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How Anti-Drug Message Became Ubiquitous on Arcade Games in 1980s

This message appeared on countless arcade games

This message appeared on countless arcade games

By Steve Neavling
ticklethewire.com

Beginning in the late 1980s, the federal government extended its anti-drug message to arcade games.

“Winners Don’t Use Drugs” was a popular slogan that was hatched during a dinner between old friends, Inverse.com reports. 

Bob Davenport, the the FBI’s director of public affairs, met with former FBI Agent Bob Fay, who at the time was the executive director of the American Amusement Machine Association.

“We were talking about my new career and how he had this emphasis on drug awareness,” Fay told Inverse, “and I said, ‘Hey, I might be able to help you out. I’ve got thousands of video games that we could put a message on.'”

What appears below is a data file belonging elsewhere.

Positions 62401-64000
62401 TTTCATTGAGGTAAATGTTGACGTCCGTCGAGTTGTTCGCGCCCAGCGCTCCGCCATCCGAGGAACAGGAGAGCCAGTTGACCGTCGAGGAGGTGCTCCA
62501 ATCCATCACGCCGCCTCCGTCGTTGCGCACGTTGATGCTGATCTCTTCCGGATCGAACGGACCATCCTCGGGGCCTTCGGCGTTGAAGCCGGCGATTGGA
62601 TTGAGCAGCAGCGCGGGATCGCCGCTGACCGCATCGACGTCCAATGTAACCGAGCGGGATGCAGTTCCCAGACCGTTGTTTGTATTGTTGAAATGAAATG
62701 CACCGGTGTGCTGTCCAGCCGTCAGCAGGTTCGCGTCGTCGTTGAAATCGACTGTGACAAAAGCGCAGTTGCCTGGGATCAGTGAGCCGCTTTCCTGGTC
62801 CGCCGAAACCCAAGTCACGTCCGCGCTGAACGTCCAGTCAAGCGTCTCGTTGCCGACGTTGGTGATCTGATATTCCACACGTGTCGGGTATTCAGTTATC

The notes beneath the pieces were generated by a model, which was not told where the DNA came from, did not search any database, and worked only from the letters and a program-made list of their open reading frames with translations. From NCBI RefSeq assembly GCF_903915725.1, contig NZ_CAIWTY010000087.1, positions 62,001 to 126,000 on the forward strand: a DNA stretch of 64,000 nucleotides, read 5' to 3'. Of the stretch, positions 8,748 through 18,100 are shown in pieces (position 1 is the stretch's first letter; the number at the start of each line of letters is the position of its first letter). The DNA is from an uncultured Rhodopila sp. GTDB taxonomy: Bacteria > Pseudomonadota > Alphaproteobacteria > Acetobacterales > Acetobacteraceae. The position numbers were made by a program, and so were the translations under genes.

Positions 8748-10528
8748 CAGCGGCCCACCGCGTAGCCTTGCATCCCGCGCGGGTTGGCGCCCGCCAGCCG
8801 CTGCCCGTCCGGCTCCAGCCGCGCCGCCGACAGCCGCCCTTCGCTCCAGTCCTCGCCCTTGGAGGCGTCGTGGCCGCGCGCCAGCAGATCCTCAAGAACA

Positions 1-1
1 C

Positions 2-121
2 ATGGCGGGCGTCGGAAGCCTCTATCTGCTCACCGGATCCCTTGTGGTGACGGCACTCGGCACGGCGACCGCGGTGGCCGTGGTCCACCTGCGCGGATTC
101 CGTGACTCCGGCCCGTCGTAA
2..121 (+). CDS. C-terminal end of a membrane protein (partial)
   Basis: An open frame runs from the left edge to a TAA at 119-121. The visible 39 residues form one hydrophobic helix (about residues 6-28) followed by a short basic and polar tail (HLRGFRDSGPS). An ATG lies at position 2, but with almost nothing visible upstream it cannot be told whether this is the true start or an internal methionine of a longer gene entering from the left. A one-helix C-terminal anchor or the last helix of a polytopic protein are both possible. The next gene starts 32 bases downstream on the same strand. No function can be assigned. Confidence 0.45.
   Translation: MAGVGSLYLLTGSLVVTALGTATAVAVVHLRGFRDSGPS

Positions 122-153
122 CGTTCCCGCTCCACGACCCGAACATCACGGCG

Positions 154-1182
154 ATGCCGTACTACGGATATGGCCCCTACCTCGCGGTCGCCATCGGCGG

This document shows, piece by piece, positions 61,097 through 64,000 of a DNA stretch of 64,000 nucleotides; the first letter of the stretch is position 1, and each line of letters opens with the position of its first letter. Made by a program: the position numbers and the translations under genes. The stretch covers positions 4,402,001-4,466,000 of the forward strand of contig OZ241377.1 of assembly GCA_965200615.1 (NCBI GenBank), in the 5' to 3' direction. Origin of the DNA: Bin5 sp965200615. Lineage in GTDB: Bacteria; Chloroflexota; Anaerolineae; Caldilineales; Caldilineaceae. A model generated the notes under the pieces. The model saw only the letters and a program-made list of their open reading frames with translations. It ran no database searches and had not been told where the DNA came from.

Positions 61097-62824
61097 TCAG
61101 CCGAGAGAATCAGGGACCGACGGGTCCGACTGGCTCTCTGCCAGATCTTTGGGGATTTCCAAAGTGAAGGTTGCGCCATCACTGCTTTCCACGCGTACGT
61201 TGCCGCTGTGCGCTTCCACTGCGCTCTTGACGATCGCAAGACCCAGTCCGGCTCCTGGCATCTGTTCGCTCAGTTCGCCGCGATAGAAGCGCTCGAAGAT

That turned into trip to FBI headquarters in Washington.

The two friends decided the best message was “Winners Don’t Use Drugs” because it was concise and snappy.

“We wanted to get it to something that was short,” Fay said, “something that you could say winners not only applied to game-playing, but also if you want to be a winner in life, you can’t use drugs.”

The message became ubiquitous on video arcades in the late ’80.s.

Did it work?

“From some of the feedback that we were getting from the video game industry and others in the drug awareness program, we felt that it was pretty successful,” Davenport said.

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